The cover art of Anthrax's We've Come for You All depicts the band gripping a circle of hands, as a beam of light shines on them from behind. It can be taken two ways. Vocalist John Bush, drummer Charlie Benante, bassist Frank Bello, rhythm guitarist Scott Ian, and new lead guitarist Rob Caggiano might be pulling their fans onto an imaginary stage, to join them in the limelight. But those fans might also be pulling them back from the depths of label-derived acrimony that has plagued Anthrax in the years since 1995's Stomp 442 and 1998's Volume 8: The Threat Is Real. Since then, metal in all its forms rose to the top of the charts, and hybrids of rap-rock and nu-metal — genres built on what Anthrax helped create — came to dominate heavy alternative. With new personnel, a new label (Sanctuary), and the survival of a PR firestorm in the wake of the anthrax scare, all the pieces were in place for a comeback. Instead, Anthrax seems to have designed the pile-driving thrash and carefree rock forays of We've Come for You All to say one thing: we never left. While Anthrax famously kick-started the rap-metal genre with its Public Enemy collaboration on "Bring the Noise," it largely sidesteps the sound on We've Come for You All, opting instead for a volatile mix of thrash and conventional metal, anchored by the gruff vocals of Bush. After a brief intro, "What Doesn't Die" drops, with Bush sounding positively furious as he screams "You cannot kill what doesn't die." As the band cranks out a vintage thrash rhythm, Caggiano introduces himself with the first of many blistering solos. And if you're a fan of the double bass drum pedals, Benante's double-time outro is like a clinic for metal drumming. E-Town Concrete's Anthony Martini's animalistic roar begins the seething "Refuse to be Denied," which continues the album's theme of resolve. While the record does nod to modern production techniques (courtesy of Caggiano's Scrap 60 collective) and expands melodically, the instrumentation and rage that have always been Anthrax's hallmarks are for the most part present and accounted for, undiluted by forays into marginalized, corporatized active rock that might have sold some records, but wouldn't have won over any real fans.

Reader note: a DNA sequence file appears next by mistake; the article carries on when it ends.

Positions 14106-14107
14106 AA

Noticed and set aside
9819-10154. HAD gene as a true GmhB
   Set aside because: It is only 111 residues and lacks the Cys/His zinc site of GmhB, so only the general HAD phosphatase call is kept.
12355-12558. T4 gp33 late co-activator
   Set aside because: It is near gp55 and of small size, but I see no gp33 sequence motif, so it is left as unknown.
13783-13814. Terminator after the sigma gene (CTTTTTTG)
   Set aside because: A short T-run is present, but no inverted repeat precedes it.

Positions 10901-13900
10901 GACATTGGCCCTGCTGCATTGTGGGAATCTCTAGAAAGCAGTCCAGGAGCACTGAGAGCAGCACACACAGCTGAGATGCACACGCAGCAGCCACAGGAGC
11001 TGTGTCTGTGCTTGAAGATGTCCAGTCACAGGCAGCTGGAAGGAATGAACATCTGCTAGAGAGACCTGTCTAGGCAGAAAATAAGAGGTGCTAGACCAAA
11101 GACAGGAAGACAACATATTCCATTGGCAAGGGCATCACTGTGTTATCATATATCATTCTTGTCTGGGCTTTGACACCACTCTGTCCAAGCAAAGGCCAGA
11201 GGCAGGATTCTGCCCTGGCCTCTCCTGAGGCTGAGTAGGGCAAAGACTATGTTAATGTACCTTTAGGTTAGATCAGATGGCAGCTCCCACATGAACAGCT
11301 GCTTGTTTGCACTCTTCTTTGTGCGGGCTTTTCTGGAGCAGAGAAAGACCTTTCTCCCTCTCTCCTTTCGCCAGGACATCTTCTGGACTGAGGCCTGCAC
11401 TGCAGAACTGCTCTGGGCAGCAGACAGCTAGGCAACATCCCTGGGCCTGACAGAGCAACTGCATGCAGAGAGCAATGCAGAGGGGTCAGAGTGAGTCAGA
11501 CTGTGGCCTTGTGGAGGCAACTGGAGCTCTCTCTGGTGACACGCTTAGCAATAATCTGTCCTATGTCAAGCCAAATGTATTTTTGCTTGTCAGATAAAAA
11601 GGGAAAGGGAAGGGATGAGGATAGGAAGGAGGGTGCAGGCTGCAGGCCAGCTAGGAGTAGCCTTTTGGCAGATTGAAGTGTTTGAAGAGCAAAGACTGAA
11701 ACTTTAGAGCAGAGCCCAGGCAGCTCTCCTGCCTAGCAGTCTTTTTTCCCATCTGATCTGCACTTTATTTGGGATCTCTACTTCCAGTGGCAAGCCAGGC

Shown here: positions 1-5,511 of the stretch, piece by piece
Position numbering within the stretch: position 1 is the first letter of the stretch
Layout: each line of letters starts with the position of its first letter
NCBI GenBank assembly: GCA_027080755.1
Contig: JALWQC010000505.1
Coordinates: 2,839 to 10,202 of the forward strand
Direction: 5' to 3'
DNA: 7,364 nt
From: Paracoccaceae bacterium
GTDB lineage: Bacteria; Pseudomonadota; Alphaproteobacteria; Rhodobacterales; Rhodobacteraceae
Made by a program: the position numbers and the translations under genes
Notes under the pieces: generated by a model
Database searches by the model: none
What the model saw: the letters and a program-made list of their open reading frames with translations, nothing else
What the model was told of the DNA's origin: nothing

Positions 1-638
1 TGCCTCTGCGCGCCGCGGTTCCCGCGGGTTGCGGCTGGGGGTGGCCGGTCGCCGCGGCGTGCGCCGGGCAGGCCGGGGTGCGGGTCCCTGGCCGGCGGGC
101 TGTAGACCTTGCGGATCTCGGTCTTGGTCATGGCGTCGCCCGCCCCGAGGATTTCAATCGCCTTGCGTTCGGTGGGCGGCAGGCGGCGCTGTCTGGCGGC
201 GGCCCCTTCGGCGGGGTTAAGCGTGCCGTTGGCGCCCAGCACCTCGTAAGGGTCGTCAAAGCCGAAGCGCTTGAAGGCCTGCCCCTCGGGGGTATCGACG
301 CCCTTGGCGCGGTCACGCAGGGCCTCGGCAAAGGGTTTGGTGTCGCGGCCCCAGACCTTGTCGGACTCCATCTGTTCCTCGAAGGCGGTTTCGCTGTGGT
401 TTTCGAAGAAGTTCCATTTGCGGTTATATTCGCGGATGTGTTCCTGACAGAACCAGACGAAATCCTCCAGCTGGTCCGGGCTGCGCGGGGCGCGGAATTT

Unfortunately, the band chose "Safe at Home" — one of the album's weakest tracks — as We've Come for You All's single. Bearing a striking resemblance to Metallica's "Sad But True," the song opts for a pleading chorus that is the record's only straightforward nod to the anthemic post-grunge that has taken over metal in recent years. This misstep aside, We've Come for You All is a typical thrash metal album, in an age where such a thing no longer exists. The introspective acoustic guitar duet of "Anyplace But Here" gives way to a muscular Scott Ian riff that gives way to an effective nod to East Coast hardcore during the chorus. Though a bombastic overture slows things down ("There's ways to kill a giant"? Come on...), the song recovers with another screed from Caggiano. Though Pantera guitarist Dimebag Darrell stops by for the strutting '70s rock groove of "Cadillac Rock Box," the album features a more unlikely guest star on "Taking the Music Back." As Bush gives the lyrical finger to the record industry, Roger Daltrey appears to duet with him on the chorus and add a few trademark growls of his own. After another brief interlude, We've Come for You All makes its final descent with "Think About an End" and the closing title track. Once again, Bush's vocals present the band as a survivor, a unit that has always been supported by itself and its fans. At the same time, "Think" seems to lash out at Christianity. But it's strange. The song name-checks Rage Against the Machine in its chorus, uses the phrase "killing in the name" in its lyrics, and even bears a resemblance to the hard-hitting grooves of Rage's early material. It's unclear whether this reflects a positive or negative relationship between the two groups. Nevertheless, the song's meaty, churning groove slides right into the final title track. "W.C.F.Y.A."'s lyrics revel in heavy metal cliché ("The wrecking ball is here/Your chest contains no treasure"; "Patience starts to bleed/Increasing enmity/It's time to let the bullets fly"). But what is this band but a heavy metal survivor? If anyone can rely on the genre's boilerplate, it's Anthrax. A particularly nice touch is the fadeout on the song's final, titular words, as if they're still coming, for you, out there somewhere in the night. The band is sure to win back, win over, and alienate individual parts of its audience with We've Come for You All. But it's effectively reestablished itself not by embracing the recent homogenization of heavy music, but by grafting its more marketable elements onto its tried and true thrash.